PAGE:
Florida’s 37-year-old no-fault auto insurance system is scheduled to expire Oct. 1 because state lawmakers failed to reach agreement on how to change the system before the end of the regular legislative session Friday.
But no-fault, or some version of it, could still be revived.
GOP Gov. Charlie Crist said he was disappointed that the law would end and that it was likely no-fault would be taken up at a special legislative session on property tax reform that starts June 12.
The end of no-fault would mean lower auto insurance rates for many drivers because they would no longer be required to buy $10,000 worth of personal injury protection, or PIP, which pays the medical bills and lost wages of people injured in auto accidents and funeral costs for those killed.
The system’s demise also would end restrictions that now prevent injured motorists from filing pain-and-suffering lawsuits against the at-fault driver unless a doctor or chiropractor certifies that the injury is permanent.
“This is a victory for consumers,” said Chris Neal, a spokesman for State Farm Mutual Insurance Co., Florida’s largest auto insurer.
But the Florida Hospital Association warned Friday evening that emergency-room trauma care could be jeopardized.
“The seriousness of this issue cannot be ignored,” Wayne NeSmith, the association’s president, said in a statement. ”Some hospitals may have to reconsider whether they can continue to operate their trauma centers, and that would be a tragic loss for the people of Florida.” Hospitals are heavily dependent on reimbursements paid by auto insurers. Without no-fault, a person’s health insurance would replace PIP as the primary payer of auto-accident medical treatment.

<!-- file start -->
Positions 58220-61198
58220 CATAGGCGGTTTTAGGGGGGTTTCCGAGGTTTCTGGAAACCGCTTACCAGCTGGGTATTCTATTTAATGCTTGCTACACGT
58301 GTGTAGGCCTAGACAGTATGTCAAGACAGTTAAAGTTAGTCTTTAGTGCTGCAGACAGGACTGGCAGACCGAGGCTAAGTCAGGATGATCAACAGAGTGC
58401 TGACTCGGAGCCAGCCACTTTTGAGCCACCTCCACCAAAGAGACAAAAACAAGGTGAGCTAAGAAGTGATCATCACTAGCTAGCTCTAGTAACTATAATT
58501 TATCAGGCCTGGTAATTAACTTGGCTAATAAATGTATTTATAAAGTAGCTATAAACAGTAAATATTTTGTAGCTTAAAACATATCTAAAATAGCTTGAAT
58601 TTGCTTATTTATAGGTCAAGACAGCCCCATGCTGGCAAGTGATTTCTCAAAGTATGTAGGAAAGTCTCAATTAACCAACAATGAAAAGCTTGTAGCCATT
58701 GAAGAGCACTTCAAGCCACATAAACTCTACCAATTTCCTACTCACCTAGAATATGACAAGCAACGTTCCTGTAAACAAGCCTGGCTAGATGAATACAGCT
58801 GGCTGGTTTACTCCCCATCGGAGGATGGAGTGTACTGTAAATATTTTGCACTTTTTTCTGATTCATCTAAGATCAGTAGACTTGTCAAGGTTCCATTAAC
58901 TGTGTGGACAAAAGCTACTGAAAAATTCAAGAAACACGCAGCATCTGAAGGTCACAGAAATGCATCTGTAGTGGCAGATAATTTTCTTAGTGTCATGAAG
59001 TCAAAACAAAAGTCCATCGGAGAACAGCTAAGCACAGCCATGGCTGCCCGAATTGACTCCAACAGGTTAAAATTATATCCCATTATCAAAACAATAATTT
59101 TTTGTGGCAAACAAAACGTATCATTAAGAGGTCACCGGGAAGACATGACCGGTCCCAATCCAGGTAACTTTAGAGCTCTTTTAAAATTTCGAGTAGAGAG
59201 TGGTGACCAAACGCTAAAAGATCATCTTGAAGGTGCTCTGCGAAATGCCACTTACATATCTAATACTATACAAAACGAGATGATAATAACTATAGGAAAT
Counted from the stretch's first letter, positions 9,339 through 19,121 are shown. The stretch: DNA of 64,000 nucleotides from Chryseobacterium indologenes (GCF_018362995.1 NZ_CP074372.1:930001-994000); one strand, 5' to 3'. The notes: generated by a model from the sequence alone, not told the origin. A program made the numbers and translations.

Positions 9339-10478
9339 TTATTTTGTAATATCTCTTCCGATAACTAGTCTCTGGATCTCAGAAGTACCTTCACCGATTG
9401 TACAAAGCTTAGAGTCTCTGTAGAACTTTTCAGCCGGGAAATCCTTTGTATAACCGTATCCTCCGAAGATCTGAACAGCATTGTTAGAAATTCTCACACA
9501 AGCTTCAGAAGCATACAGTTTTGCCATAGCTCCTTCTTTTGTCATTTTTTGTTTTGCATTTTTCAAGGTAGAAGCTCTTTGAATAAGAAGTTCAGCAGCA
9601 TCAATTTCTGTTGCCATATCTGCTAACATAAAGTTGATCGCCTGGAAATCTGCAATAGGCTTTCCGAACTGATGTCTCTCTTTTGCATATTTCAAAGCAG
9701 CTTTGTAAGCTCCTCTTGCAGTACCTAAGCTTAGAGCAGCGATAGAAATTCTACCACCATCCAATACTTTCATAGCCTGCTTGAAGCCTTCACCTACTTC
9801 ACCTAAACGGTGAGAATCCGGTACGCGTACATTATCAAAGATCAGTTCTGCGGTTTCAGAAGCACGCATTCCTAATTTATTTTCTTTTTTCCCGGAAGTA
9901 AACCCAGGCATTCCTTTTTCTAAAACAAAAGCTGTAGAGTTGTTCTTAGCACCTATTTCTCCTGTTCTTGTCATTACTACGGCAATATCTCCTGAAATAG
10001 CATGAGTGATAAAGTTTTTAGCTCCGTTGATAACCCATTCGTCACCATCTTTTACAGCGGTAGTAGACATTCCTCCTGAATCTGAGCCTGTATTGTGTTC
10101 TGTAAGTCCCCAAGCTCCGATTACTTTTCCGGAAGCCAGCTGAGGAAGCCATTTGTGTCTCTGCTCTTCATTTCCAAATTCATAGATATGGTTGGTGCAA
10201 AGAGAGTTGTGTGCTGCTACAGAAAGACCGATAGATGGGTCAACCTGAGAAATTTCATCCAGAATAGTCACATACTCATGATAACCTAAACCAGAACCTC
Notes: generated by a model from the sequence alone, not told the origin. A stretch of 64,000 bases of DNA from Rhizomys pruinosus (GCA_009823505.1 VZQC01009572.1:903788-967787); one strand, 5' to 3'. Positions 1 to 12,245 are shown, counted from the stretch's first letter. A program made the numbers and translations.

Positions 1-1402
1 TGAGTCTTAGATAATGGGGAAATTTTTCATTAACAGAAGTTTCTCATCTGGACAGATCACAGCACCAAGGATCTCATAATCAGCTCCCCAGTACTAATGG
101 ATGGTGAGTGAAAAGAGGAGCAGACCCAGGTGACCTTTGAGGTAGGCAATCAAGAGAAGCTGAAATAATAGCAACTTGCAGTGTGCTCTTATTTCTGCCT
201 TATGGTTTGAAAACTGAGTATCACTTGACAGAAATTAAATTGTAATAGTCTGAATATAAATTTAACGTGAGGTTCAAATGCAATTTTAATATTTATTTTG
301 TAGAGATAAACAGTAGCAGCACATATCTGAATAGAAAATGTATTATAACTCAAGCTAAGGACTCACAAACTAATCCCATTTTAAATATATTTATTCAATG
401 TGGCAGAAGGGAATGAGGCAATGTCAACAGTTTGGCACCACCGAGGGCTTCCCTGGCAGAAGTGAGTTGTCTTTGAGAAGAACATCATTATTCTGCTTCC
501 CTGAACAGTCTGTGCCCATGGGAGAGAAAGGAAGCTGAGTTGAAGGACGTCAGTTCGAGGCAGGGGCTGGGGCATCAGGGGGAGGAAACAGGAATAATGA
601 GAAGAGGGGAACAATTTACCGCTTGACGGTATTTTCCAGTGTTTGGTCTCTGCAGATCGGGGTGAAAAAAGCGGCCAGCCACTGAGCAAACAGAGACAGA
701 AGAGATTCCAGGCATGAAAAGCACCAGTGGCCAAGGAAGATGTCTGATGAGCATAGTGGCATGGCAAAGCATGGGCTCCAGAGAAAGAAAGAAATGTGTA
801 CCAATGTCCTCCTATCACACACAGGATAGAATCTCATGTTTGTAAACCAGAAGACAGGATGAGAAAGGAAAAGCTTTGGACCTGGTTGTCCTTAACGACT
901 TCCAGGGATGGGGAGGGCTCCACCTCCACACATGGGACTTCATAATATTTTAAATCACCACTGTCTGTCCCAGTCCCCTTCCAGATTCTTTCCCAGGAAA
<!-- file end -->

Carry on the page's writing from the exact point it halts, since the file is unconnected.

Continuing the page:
Auto insurers say they also plan to offer new optional medical coverage.
The legislature has been divided over what to do with no-fault and have heard conflicting views from dozens of lobbyists representing auto insurers, health insurers, medical groups and trial lawyers.
The Senate this week passed a bill that would extend the no-fault law until 2012 and would tell the state’s Financial Services Department and Office of Insurance Regulation to use the extension to review the no-fault system and assess how it affects insurance rates, consumers, health-care providers and the trial court system.
The House made major changes to the Senate proposal, including limiting medical care to $10,000 for emergency care and $3,000 for outpatient care. But a divided House failed to take up the issue.
In 2000, a statewide grand jury concluded that the no-fault system was full of fraud and that a cottage industry of auto-accident medical clinics had developed.
After several years of debate, the legislature agreed in 2003 to let no-fault expire this year, with the idea that the pending disappearance would force legislators to write a new law. But even that threat was not enough to bring lawmakers together.
“We had been working for a number of weeks, trying to get everyone to buy into real reform, and there were some special-interest groups blocking it in the Senate,” said Rep. Ellyn Bogdanoff, R-Fort Lauderdale.
“We’ll see what happens when it sunsets. Maybe nothing happens,” she said. “Maybe we can save Floridians a lot of money on their car insurance, and we can do our own Geico commercial.” Sen. Jeff Atwater, R-North Palm Beach, predicted that the issue would be addressed during the special session.
“It allows everyone to take a deep breath, and allows the presiding officers to perhaps revisit the issue,” he said.
By The Palm Beach Post, Fla.